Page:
It's great to have one day a year when mothers get special recognition. But the reality is that mothers ought to be thanked for all they do every day, by each of their offspring and by their spouse. They do lots of physical work behind the scenes that most children, especially boys, take for granted. But they do much more than that- they provide the glue that cements the family together.
My mother passed away one week ago. That's why mothers are on my mind. She lived a long life, of 90 plus years. She was a cat with 15 lives, having suffered from diseases and accidents that would have taken people with lesser constitution out years ago. Finally her time came. It was time to go home. Watching her go was hard, but the relief after she finally went home was satisfying.
Still, this has been a time to reflect on just what my mother meant to me. Through memories and pictures that we sorted through getting ready for her calling, certain memories stood out.
She was the one holding my brother and my hand on Easter morning when I was all of five years old, and dad snapped the picture. It was the '50s, dad was a tenant farmer and we were about to pile into an old Nash Rambler and head to church, but none of that seemed to matter in the expression on mom's face. She was proud of her sons, as was my dad, and it was clear she wanted to provide the foundation we needed to succeed.
That doesn't mean financially, because my parents struggled in farming in those early years. Later they did well and were able to retire comfortably. But that first Christmas after we moved to the dairy farm that would become home base for growing up, our neighbor brought us more Christmas presents than mom and dad could give us. She always told the story in gratitude to the neighbor, not in a bitter tone because they didn't have much then. And my brother and I didn't know any better. One of the gifts was a cowboy fort, and I had more fun with that than I think I would with all the game boys I could get my hands on today. I had to use my imagination. I had to think, not just react like some mind-numbed robot.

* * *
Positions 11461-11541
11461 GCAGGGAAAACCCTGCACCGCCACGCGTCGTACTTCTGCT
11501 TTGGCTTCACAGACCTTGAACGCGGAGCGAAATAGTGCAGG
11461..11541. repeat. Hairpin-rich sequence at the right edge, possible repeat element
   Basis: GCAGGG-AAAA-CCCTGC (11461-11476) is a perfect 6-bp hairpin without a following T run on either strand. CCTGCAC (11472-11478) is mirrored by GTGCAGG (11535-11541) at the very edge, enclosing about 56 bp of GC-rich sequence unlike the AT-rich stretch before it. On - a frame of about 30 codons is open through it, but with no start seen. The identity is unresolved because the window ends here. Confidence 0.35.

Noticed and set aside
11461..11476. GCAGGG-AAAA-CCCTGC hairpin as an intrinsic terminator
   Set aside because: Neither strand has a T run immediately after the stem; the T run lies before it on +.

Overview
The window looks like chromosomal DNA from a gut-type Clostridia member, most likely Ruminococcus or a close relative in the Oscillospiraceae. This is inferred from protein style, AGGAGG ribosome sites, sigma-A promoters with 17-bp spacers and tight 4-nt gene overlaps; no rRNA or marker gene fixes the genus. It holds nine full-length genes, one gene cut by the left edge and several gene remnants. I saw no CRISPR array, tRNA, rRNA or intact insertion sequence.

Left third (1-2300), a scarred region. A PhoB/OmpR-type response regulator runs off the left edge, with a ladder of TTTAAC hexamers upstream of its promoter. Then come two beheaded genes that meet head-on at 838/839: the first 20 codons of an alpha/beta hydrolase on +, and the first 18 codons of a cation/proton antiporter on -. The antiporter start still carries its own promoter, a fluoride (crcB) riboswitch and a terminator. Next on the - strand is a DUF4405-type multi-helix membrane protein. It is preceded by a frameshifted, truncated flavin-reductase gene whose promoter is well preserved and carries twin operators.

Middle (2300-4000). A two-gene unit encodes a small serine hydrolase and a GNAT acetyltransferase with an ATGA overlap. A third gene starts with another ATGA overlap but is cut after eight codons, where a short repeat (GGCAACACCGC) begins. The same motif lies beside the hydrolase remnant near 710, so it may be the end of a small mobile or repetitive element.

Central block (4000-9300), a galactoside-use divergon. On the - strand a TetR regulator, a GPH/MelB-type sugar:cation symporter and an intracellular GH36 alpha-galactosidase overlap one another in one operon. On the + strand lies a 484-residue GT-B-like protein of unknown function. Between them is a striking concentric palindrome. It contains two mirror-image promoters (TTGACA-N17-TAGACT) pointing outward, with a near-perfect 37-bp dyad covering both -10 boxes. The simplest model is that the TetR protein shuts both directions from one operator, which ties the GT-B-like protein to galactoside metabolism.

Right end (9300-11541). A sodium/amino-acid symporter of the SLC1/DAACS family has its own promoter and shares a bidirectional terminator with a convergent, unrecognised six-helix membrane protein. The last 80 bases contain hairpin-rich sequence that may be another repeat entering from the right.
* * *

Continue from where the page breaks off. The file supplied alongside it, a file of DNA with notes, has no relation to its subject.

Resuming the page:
Mom taught us to think. She was there to pick me up when some bully smashed my hand with a brick at school. Oh, I wasn't the best at picking friends. Some kid picked a brick from the old school off the playground, and when he was at the top of the teeter-totter, slid it down against my hand, laughing all the while. Imagine if that happened today!
Mom and I spent lots of time together milking cows and feeding calves. She made me feel special because I was old enough and confident enough to milk cows. That trust can carry one a long ways.
Perhaps her biggest accomplishment was keeping me at Purdue. Being shy, believe it or not, the first of our immediate family to go to college, and without anyone older already there to follow, I hated college. I lost 15 pounds the first couple weeks, scaring poor mom to death. But she wouldn't let me quit, not even when I called home and begged to quit later that fall.
Soon I realized I was performing better than I thought. A 70% in chemistry wasn't an F- it might be an A if everyone else scored in the 50s and 60s. Learning those lessons took time.
I don't know where I would have been if I had quit school then, and I would have if it wasn't for my mom, but I certainly wouldn't be writing this blog, and communicating with the best farmers and ag leaders in the world. For that alone, I owe my mom unending gratitude.
I was privileged to tell her I loved her while she still could understand me. We embraced, her in her hospital bed and me bending over. There was a bond there we both could feel. I feel it now, even though she is in a better place and I'm still here. As long as I am here, I'll do my best to make her proud. I'm sure every one of you make your mother proud too. So in return, treat them like it's Mother's Day every day. As Garland Antrim, a Madison County, Ind., farmer says, buy them some flowers!